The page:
Thanks in large part to Lionel Hampton, vibes have become a unique and essential instrument in jazz. Former Chicagoan Jim Cooper continues that tradition in his recently reissued 1992 album Nutville, where he is joined by legendary multi-instrumentalist Ira Sullivan. Having performed with such artists as Barrett Deems and Paulinho Garcia, Cooper has developed into a veteran performer and Michigan-based educator. Nutville, recorded for Chicago's Delmark label, nicely showcases Cooper's versatility in performing everything from jazz standards to Latin rhythms to original compositions.
Listening track-by-track, one is impressed by Cooper's ability to play a variety of jazz styles. "Mija" seduces with its gentle Latin rhythms, with Cooper trading lines with Sullivan's tenor saxophone. But then he plays Thelonious Monk's "Bemsha Swing" with equal adeptness, his vibes effectively capturing the melody. Dan Delorenzo's dizzying bass also deserves a mention, as he drives the rhythm and performs a soulful solo. Overall, Cooper and Delorenzo's lines perfectly complement each other.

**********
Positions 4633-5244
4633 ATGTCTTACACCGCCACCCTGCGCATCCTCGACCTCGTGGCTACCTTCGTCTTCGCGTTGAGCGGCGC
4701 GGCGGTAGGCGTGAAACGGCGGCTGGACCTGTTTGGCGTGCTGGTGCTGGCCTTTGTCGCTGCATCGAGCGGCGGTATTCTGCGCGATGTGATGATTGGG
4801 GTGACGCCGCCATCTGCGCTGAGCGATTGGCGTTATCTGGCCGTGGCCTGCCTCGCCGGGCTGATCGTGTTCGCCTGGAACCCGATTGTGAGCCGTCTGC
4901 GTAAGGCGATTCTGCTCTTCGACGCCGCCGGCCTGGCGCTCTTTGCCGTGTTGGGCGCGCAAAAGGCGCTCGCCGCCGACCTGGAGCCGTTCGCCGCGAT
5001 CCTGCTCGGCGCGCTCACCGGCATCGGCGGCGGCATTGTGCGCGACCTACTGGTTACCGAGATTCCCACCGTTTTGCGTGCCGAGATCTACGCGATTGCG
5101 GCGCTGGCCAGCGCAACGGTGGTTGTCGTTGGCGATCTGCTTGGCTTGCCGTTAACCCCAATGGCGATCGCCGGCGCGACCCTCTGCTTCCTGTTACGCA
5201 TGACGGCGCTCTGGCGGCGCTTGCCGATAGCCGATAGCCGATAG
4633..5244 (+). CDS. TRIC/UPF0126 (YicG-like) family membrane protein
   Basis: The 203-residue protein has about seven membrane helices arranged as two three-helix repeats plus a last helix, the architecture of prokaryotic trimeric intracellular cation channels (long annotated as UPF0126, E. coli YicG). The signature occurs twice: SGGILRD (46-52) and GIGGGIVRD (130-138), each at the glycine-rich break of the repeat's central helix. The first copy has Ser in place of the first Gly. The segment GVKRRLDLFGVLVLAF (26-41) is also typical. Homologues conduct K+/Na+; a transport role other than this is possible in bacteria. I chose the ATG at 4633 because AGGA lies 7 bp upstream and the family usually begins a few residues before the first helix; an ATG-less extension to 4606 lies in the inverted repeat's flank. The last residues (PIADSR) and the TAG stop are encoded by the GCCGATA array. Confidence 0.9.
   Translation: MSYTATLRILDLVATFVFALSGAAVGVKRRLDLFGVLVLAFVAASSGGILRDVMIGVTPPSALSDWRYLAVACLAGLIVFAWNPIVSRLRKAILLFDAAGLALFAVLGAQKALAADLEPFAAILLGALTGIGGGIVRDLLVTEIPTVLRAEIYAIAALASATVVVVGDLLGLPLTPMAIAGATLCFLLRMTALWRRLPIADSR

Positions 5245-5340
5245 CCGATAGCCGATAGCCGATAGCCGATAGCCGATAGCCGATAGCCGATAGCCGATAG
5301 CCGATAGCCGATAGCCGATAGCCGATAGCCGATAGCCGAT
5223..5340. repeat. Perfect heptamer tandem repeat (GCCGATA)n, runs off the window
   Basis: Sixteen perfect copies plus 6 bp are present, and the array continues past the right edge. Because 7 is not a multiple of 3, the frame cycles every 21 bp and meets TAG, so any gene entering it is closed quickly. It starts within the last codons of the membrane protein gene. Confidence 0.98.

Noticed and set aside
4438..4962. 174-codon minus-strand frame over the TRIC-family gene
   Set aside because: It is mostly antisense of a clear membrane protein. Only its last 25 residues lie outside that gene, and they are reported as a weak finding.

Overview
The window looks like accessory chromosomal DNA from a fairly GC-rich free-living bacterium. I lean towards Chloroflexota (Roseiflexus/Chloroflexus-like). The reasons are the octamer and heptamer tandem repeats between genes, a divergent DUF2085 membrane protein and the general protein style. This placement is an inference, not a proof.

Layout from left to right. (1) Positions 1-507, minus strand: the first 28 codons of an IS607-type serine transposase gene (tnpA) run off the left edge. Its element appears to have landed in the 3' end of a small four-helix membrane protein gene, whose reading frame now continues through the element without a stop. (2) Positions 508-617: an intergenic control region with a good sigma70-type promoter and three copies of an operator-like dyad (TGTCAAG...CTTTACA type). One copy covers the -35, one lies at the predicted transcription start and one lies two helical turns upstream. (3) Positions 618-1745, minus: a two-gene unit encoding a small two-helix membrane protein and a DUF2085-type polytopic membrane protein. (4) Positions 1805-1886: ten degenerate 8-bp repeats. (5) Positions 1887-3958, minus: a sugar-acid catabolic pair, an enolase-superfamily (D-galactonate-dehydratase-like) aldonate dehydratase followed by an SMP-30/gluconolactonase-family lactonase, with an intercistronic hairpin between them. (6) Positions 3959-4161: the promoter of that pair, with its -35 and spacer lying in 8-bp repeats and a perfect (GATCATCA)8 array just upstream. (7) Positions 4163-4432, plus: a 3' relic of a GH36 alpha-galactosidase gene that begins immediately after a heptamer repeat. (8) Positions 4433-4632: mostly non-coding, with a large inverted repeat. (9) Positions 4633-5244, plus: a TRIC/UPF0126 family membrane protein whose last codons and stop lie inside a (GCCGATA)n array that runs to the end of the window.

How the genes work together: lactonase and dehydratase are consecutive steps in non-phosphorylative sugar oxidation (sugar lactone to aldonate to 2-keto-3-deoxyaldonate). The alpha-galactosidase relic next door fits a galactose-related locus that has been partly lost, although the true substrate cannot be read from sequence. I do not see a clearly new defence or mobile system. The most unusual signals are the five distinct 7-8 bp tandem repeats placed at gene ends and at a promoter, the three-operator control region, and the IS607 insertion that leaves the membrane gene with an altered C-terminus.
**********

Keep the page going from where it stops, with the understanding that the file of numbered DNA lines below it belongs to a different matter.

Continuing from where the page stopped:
Cooper clearly has an affinity for Brazilian tunes, as he deftly plays Ivan Lins's "Cantor Da Noite," with his vibes accentuating the gorgeous chord changes and wispy melody. Here pianist Bob Dogan takes his turn in the spotlight, his solo and background performances providing a sonic cushion for Cooper.
At the same time, Cooper can handle rapid tempo changes on modern pieces such as Dogan's "Sui Fumi," with Delorenzo, Dogan, Sullivan, and Cooper working closely together to quickly adapt to shifting tempos. Once again, Delorenzo impresses with his speedy playing and ability to play demanding lines with apparent ease. The pace then slows with a lovely version of "Autumn Nocturne," with Sullivan's tenor and soprano saxophone solos beautifully highlighting the melody. Both he and Cooper play intricate solos that lead to a crescendo toward the end.
Another Dogan composition, "Cabbie Patch," emphasizes Cooper and the band's bluesier side. In addition to Cooper's steady vibes, Sullivan's tenor sax adds an urban feel to the tune. Finally, the group tackles Dizzy Gillespie's "Tanga" with Sullivan displaying his impressive instrumental range. He perfectly captures Cuban rhythms with his trumpet lines, while adding samba whistle to the mix. Cooper plays in sync with Sullivan, eventually playing a rapid yet melodic solo.
Jim Cooper's Nutville serves as a welcome addition to Delmark's catalog, as it may attract more attention 18 years after its initial release. Any fan of jazz vibes should seek out Cooper's Nutville for a pleasant tour through various jazz forms.Powered by Sidelines